For me at least, motherhood is sort of impossible. 

We were reading the story of Jesus feeding the 5,000 to the kiddos from the Jesus Storybook Bible (which is totally awesome, by the way) last night and it struck me. Jesus asked the disciples to feed the 5,000. Really? I had to double check in my Bible and see if that was really how it went down, or if it was just artistic flourish on the author's part. 

When it was evening, the disciples came to Him and said, “This place is desolate and the hour is already late; so send the crowds away, that they may go into the villages and buy food for themselves.” But Jesus said to them, “They do not need to go away; you give them something to eat!” Matt 14:15-16

That's crazy. Why did Jesus ask them to do something they can't do?! 

Maybe because it is in that moment, they know themselves. They know their own weakness. They know their need. There is no more pretending "they've got this". And when 5,000 people are fed, the disciples don't think they did it, even though they passed out the bread.

In my Bible reading this morning, I read the story of Elijah and the widow. She is on the brink of starvation, and he asks her to feed him. Impossible. How could he even ask such a thing? Yet the "bowl of flour was not exhausted, nor did the jar of oil become empty, according to the word of the Lord..." 

God sometimes asks more of us than we can do. Sometimes he exhausts us, so that we know we can never exhaust him. 

I am strangely comforted by the definition of exhaust. When I am weak, then I am strong. Most gladly will I boast in my infirmities. His strength is made perfect in weakness. If God empties me, then He will fill me. If he draws me out entirely, then He knows me completely. There is nothing hid from him.
This does not make it easy. I'm still exhausted. I still cry for mercy. I still wait on the Lord. But I believe God will answer. I believe he will meet my need. I try to believe the Word he has given me.

God is in the midst of her, she will not be moved.
God will help her when the morning dawns. Psalm 46:5

For thus says the LORD GOD, the Holy One of Israel, has said,
"In repentance and rest you will be saved,
In quietness and trust is your strength." Isaiah 30:15a 

I'm still processing this. Resting is hard when life feels like a crisis. But I'm so thankful that God is talking to me. I'm trying to remember God's character: his love for me, his faithfulness, and to trust that my heavenly Father knows how to give good gifts even if I don't much like them at first. 

Friday, June 22, 2012

Whoa! What an egg!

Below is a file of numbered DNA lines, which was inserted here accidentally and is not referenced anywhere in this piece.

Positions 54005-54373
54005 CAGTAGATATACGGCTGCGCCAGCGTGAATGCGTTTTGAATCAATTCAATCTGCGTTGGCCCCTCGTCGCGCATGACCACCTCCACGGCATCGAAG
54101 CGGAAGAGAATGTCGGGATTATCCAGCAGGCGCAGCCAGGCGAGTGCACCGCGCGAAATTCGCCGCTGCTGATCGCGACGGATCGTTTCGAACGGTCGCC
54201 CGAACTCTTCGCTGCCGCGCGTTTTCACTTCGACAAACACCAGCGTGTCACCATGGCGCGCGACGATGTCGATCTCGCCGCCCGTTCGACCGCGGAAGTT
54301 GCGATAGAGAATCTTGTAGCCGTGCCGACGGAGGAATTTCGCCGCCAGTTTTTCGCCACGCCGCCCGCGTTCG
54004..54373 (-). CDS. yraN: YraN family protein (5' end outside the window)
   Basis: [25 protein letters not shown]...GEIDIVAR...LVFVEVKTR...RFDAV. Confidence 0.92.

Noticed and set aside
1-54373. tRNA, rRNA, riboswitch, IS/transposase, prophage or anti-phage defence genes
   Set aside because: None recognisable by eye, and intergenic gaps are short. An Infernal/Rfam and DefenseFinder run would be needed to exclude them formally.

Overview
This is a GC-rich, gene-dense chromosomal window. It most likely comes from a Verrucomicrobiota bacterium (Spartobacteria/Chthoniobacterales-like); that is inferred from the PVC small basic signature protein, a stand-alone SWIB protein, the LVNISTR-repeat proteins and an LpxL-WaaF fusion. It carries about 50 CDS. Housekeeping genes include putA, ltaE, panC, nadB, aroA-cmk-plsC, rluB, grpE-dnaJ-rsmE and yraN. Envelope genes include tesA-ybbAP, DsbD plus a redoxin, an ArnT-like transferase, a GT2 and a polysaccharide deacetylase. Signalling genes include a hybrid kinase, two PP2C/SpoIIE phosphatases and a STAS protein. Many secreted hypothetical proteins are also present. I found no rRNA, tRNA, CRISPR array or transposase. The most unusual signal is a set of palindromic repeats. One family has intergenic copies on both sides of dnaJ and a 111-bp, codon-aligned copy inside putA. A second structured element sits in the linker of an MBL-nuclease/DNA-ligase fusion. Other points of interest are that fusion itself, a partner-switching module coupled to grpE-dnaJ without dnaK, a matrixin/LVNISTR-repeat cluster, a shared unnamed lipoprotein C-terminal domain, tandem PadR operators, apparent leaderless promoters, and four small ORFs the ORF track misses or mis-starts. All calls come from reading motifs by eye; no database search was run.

I got this egg out of our chicken coop this afternoon. It is the biggest egg I have ever seen. This is the egg in my (Brian's) hand.

Here is the egg in Jordan's hand.

Here it is in Iain's hands.

This is the egg against a quarter.

Here it is with two of our regular eggs (brown) and two grade AA large eggs from the store (white).

This is the egg in the grade AA large eggs carton.

And one more with a quarter, one of our regular eggs, and one grade AA large egg from the store.

I feel bad for the chicken who laid that egg! I wonder which one it was: Rezzie, Remember, or Badu, our three Barred Rocks. We have three new chickens too: Sweetie, Squeaky, and Pip, all Rhode Island Reds. Iain says I should enter the egg in the Western Idaho Fair.

Sunday, April 01, 2012

Clouded Soul

These past few months I've experienced the worst depression of my life. I've cried to the Lord and been dismayed to find stony silence.

We were on vacation recently in Ketchum, Idaho, our hotel room nestled snugly between two mountains. I admired the glorious view of Bald Mountain from my bed, tracing the bleached ski runs amongst the green-black pine. The second morning the mountain vanished. A think gray wall of fog obliterated it, camouflaging 9,150 feet of sedimentary rock into a slate-colored air. It was gone. Completely invisible. We may as well have been in the Great Plains.

And then, my Friend spoke to me. I'm still here, He said. Just like the mountain. Remember me. Remember the times you have seen me and rested on me and known me. Even though the fog of depression makes it look like I'm gone, I'm here. I will never leave you or forsake you. Trust me. Even when it is scary. Even though I don't promise to follow your plan. Know that I love you, and that I'm taking care of you, even when I hurt you. I love you. Don't forget that.

And so, I will wait on the Lord. I will look forward to the day when the sun is out again, and I can see the mountain in its majesty. In the meantime I will rest and trust that God is there and then He is taking care of me.

The LORD is my light and my salvation;
Whom shall I fear?
The LORD is the defense of my life;
Whom shall I dread?
Psalm 27:1

I wait for the LORD, my soul does wait,
And in His word do I hope.
My soul waits for the Lord
More than the watchmen for the morning;
Indeed, more than the watchmen for the morning.
Psalm 130:5